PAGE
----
Principium Volume I, Book 4, Quote 483, 485, 487

483. Every government seems to be afflicted by some evil which is inherent in its nature, and the genius of the legislator is shown in eluding its attacks. A State may survive the influence of a host of bad laws, and the mischief they cause is frequently exaggerated; but a law which encourages the growth of the canker within must prove fatal in the end, although its bad consequences may not be immediately perceived.

- Alexis de Toqueville – Democracy in America, 1835

485. The greatest proof of the ability of the American legislators is, that they clearly discerned this truth (that a real democracy – rule by the people as a group or mob – was bad)ATJ, and that they had the courage to act up to it. They conceived that a certain authority above the body of the people was necessary, which should enjoy a degree of independence, without, however, being entirely beyond the popular control; an authority which would be forced to comply with the permanent determinations of the majority, but which would be able to resist its caprices, and to refuse its most dangerous demands.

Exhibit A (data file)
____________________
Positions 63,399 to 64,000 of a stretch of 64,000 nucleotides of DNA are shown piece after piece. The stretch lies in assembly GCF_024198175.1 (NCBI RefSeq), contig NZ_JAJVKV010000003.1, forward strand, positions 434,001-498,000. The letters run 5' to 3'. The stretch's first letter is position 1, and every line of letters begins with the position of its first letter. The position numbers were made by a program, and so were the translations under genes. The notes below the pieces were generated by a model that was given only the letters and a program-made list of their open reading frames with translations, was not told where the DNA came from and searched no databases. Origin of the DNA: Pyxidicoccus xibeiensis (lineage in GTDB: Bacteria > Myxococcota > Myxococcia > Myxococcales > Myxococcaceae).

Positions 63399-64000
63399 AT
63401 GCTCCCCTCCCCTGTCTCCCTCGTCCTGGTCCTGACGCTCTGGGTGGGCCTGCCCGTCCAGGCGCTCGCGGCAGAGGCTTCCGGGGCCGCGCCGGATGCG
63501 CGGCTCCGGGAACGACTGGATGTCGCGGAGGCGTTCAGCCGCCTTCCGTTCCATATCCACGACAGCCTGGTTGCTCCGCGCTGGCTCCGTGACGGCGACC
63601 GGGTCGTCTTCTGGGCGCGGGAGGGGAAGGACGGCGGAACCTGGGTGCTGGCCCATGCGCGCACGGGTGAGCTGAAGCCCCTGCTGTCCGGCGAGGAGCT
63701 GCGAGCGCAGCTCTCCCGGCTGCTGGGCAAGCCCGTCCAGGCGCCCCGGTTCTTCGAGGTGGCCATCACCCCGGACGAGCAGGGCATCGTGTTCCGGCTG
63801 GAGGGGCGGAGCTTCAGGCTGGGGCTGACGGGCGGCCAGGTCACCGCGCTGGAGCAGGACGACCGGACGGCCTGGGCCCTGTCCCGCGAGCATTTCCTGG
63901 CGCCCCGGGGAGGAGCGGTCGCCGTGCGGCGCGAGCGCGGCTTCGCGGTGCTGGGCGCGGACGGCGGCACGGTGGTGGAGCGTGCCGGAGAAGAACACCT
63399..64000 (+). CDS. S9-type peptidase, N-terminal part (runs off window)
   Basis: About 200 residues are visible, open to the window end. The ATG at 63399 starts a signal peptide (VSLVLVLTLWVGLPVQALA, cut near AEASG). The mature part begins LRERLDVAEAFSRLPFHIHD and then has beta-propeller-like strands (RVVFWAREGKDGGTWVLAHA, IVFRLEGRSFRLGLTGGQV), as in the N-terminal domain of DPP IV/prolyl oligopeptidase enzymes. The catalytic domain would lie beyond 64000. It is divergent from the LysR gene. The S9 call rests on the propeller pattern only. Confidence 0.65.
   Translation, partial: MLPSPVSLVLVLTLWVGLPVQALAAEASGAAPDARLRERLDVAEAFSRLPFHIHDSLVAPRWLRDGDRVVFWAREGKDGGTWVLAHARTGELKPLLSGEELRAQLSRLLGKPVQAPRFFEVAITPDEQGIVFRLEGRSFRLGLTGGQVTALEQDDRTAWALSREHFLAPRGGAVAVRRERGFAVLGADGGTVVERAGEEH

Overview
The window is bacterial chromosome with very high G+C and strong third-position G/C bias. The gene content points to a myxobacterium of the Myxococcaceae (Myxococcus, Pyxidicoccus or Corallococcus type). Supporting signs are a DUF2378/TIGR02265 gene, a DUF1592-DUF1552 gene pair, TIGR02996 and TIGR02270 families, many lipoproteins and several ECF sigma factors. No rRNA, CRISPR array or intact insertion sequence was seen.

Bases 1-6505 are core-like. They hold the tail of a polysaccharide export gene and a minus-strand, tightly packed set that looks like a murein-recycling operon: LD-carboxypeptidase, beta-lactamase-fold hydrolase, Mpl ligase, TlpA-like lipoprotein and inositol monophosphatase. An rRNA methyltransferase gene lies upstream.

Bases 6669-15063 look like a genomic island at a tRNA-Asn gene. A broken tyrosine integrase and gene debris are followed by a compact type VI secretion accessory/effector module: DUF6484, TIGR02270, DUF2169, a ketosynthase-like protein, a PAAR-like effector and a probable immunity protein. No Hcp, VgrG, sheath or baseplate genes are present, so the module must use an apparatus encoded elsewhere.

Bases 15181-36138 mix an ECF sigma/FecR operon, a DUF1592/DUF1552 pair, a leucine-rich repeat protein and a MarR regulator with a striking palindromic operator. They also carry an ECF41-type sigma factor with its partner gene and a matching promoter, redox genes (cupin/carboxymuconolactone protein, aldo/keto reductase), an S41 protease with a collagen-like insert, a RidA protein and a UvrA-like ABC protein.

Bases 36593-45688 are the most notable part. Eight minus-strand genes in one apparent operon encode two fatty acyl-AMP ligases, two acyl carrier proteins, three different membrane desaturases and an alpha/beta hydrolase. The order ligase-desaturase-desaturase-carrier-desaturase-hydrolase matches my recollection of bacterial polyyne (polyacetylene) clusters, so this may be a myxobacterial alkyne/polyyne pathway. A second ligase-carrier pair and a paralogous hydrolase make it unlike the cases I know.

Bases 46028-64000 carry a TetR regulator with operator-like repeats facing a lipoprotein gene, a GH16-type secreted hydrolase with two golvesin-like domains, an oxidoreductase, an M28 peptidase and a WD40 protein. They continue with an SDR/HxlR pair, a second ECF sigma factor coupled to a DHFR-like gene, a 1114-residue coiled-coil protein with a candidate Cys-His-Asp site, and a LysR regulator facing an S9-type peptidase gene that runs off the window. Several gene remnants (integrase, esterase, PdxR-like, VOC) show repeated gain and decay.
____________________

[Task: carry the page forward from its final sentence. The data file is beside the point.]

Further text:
- Alexis de Toqueville – Democracy in America, 1835

487. The President, who exercises a limited power, may err without causing great mischief in the State. Congress may decide amiss without destroying the Union, because the electoral body in which Congress originates may cause it to retract its decision by changing its members. But if the Supreme Court is ever composed of imprudent men [or women]ATJ or bad citizens, the Union may be plunged into anarchy or civil war.

- Alexis de Toqueville – Democracy in America, 1835

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